Hello, this is my story about coming as a Ceo from Fullstack. I would like to tell you about fullstack competency compatible with Fullstack but not with CEO.

I have been developing a slow growing project for years.
And my fullstack benefits become CEO limitations.

Before continue, let’s describe story environments:

  • Tech projects only.
  • Project transferring from MVP to MMP.

Over years the project requires more CEO (economics, strategy, advertisements ) competency than coding.
And It is complicated to manage those tasks, because I am still in code. And I can’t give these tasks to any freelancer, because I think I can make it better and cheaper.

When fullstack is an advantage.

To answer this question, let’s imagine two cases.
First case you are a CEO without code competency.
Building MVP costs money for you. You need to search freelancers and teams. Hire them, without any code quality guarantee. Because you can’t make code reviews.
If you change teams — it costs additional money.
If your MVP fails, nobody will recover your costs , you will spend money again and again, before you get lucky.

Second case — you are fullstack. MVP doesn’t require any tactical and economics skills for MVP lifetime, so fullstack is the best option to build it. You can do it fast, and for free or low costs.
This is my case, when building MVP as a fullstack is an advantage.
But while the project is growing, it requires CEO tasks to manage. And in this way I totally failed.

CEO coding impossible?

Looks like being FS is a problem for a growing project. I decided to checkout is there any Tech giants CEO who has coding competency?

I was surprised — how many CEOs have code competency.

Mark Zuckerberg — Facebook CEO.

Mark was in 6th grade when he started to code from the beginning it was clear he was talented. Mark’s father hired a software developer called David Newman to tutor him privately.

So, Mark knows how to code before becoming a FB CEO.

Steve Wozniak — Co-founder Apple

the man who wrote Apple BASIC (the foundational piece of Apple code) from scratch. Like Gates and Zuckerberg, he too started coding at school.

Steve knows how to code.

Jack Dorsey — Ceo Twitter, Square

in 1984 when he was eight years old, his parents bought their first Apple Macintosh. Like so many others who fell in love with programming

Pavel Durov — Founder Vkontakte, Telegram

He learned how to code in school, and played pranks on fellow students. He was close to his older brother, Nikolai Durov, who also knew how to code.

Elon Musk — CEO of Tesla, SpaceX etc…

At the age of 12, he started computer programming.

I was pleasantly surprised that all of them have coding competency.

MVP attributes.

I highlighted some MVP attributes which are as important as I think. And find statistics about how many percent startupers fails in each attribute(step)

Idea — This is important to MVP. BUT in my lifetime, I changed my view a few times about what is more important. Idea or implementation? Keep your answers in comments.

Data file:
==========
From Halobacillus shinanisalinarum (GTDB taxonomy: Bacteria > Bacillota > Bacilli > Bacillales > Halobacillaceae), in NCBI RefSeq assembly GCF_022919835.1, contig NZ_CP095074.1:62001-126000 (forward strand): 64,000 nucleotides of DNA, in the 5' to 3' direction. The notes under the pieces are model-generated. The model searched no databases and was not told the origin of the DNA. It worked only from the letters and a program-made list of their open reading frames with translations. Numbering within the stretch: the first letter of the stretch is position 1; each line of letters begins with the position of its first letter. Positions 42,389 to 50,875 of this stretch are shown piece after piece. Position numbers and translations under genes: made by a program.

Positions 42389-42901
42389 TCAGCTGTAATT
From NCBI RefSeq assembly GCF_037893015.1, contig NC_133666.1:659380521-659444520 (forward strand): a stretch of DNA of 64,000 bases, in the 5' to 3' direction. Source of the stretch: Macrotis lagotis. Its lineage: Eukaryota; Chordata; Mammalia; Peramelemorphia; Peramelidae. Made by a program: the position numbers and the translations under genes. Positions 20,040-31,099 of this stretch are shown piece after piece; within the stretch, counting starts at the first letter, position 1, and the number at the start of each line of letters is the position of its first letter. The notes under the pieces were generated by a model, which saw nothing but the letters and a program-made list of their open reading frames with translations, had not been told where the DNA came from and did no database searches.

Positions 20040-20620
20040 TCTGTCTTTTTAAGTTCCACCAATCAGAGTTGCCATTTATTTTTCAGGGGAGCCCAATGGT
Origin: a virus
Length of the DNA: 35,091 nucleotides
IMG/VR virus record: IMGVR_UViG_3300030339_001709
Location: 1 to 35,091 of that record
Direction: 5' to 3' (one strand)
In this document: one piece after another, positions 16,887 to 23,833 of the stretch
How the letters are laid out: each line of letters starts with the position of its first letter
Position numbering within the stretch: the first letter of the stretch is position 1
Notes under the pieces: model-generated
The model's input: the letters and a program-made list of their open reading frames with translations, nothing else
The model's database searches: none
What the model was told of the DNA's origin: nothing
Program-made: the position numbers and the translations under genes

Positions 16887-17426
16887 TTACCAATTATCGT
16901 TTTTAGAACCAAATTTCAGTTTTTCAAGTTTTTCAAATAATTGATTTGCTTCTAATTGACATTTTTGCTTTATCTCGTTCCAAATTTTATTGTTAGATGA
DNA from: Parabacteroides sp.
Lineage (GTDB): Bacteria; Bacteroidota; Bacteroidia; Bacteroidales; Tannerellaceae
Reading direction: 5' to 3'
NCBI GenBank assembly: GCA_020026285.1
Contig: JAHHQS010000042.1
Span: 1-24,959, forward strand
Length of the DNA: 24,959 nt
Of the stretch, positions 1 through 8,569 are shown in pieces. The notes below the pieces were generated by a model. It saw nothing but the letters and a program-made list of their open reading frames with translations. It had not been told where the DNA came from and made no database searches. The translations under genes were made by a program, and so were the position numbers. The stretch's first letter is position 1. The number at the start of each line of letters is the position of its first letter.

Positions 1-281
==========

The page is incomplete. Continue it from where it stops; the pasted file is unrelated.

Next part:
The most common reason for failure is ‘no market need’, responsible for as much as 42% of failures.

This Idea failed. Your product idea could be too young for market. Or the market used to manage it in other ways. (In that case, you could be a game changer. With huge investments. As Elon Musk, for example)

Low code quality. (around 29%)

As you are self employed fullstack, you try to code fast and furious. As a result, you have a low stable project.
And it is a higher price to support your legacy code base.

And as result, You have failed and competitors (19%)

And there is a problem with your price setup (10%)
After lots of features as FS, your speed feature setup is decreased.

My short thoughts.

I am a full stack, and finally my 101 MVP started selling and moving into the MMP stage. In pursuit of the market, using my developer competence, I can quickly respond to market demands. We love the market, I quickly respond to wishes and quickly implement them. All is well, as long as such people do not want a critical mass. Now I can’t make features quickly, because they involve reworking the architecture and a lot of crutches, which already slow down my project a lot in terms of speed or other criteria. BUT I cannot give the tasks to the developer, because it is expensive and they all say that the project needs to be rewritten. As a result, my strong side turned out to be weak in the long game. Eat, short distance, FS wins. For a long time, he will lose. But the experience of other CEOs of TECH projects showed that they all knew how to write code, maybe there will be a time when FS turns into CEO and becomes a successful project. And whoever fails, kills the project and creates another 100 MVP projects, which will give him another try to successfully transform into a CEO. The problem with FS is that during the development of the product, these crutches and jambs that he then introduced and why everyone was happy — now stand across the throat for the project. At the stage of technical implementation that the project is now at, it has reached its limit. Further growth occurs only through refactoring (or restarting). Overall, FS is useful when doing MVP. But be prepared that you will have to change sides, faith, religion and become a CEO.

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